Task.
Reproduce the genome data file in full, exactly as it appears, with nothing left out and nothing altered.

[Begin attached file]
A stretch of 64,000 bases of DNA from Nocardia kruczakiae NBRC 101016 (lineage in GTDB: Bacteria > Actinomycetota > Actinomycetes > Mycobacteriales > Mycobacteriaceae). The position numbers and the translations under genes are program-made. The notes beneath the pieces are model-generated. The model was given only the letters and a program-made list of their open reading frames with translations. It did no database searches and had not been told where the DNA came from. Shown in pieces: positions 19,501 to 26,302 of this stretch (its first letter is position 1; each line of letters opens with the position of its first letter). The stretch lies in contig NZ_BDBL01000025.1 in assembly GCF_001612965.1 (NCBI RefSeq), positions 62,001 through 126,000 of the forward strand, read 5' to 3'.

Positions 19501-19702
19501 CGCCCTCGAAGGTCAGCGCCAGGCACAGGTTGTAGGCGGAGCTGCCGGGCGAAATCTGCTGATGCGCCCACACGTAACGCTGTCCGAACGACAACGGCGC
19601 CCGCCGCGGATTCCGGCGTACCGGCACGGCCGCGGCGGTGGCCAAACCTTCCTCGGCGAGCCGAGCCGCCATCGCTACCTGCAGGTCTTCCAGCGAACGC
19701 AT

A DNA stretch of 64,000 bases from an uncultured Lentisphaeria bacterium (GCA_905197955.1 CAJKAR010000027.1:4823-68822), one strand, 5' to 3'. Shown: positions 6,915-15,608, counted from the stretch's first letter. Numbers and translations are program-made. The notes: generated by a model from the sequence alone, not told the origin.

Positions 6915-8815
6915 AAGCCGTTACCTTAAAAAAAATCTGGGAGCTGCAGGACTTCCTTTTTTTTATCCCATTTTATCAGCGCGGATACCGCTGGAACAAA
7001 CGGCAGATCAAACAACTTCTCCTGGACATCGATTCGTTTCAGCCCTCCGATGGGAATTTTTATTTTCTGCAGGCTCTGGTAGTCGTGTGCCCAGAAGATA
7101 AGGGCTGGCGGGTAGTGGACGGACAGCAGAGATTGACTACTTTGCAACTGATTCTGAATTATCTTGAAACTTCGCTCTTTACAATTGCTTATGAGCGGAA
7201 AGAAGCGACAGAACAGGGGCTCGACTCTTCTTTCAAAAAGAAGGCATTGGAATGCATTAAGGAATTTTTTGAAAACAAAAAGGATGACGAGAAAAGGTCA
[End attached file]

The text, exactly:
A stretch of 64,000 bases of DNA from Nocardia kruczakiae NBRC 101016 (lineage in GTDB: Bacteria > Actinomycetota > Actinomycetes > Mycobacteriales > Mycobacteriaceae). The position numbers and the translations under genes are program-made. The notes beneath the pieces are model-generated. The model was given only the letters and a program-made list of their open reading frames with translations. It did no database searches and had not been told where the DNA came from. Shown in pieces: positions 19,501 to 26,302 of this stretch (its first letter is position 1; each line of letters opens with the position of its first letter). The stretch lies in contig NZ_BDBL01000025.1 in assembly GCF_001612965.1 (NCBI RefSeq), positions 62,001 through 126,000 of the forward strand, read 5' to 3'.

Positions 19501-19702
19501 CGCCCTCGAAGGTCAGCGCCAGGCACAGGTTGTAGGCGGAGCTGCCGGGCGAAATCTGCTGATGCGCCCACACGTAACGCTGTCCGAACGACAACGGCGC
19601 CCGCCGCGGATTCCGGCGTACCGGCACGGCCGCGGCGGTGGCCAAACCTTCCTCGGCGAGCCGAGCCGCCATCGCTACCTGCAGGTCTTCCAGCGAACGC
19701 AT

A DNA stretch of 64,000 bases from an uncultured Lentisphaeria bacterium (GCA_905197955.1 CAJKAR010000027.1:4823-68822), one strand, 5' to 3'. Shown: positions 6,915-15,608, counted from the stretch's first letter. Numbers and translations are program-made. The notes: generated by a model from the sequence alone, not told the origin.

Positions 6915-8815
6915 AAGCCGTTACCTTAAAAAAAATCTGGGAGCTGCAGGACTTCCTTTTTTTTATCCCATTTTATCAGCGCGGATACCGCTGGAACAAA
7001 CGGCAGATCAAACAACTTCTCCTGGACATCGATTCGTTTCAGCCCTCCGATGGGAATTTTTATTTTCTGCAGGCTCTGGTAGTCGTGTGCCCAGAAGATA
7101 AGGGCTGGCGGGTAGTGGACGGACAGCAGAGATTGACTACTTTGCAACTGATTCTGAATTATCTTGAAACTTCGCTCTTTACAATTGCTTATGAGCGGAA
7201 AGAAGCGACAGAACAGGGGCTCGACTCTTCTTTCAAAAAGAAGGCATTGGAATGCATTAAGGAATTTTTTGAAAACAAAAAGGATGACGAGAAAAGGTCA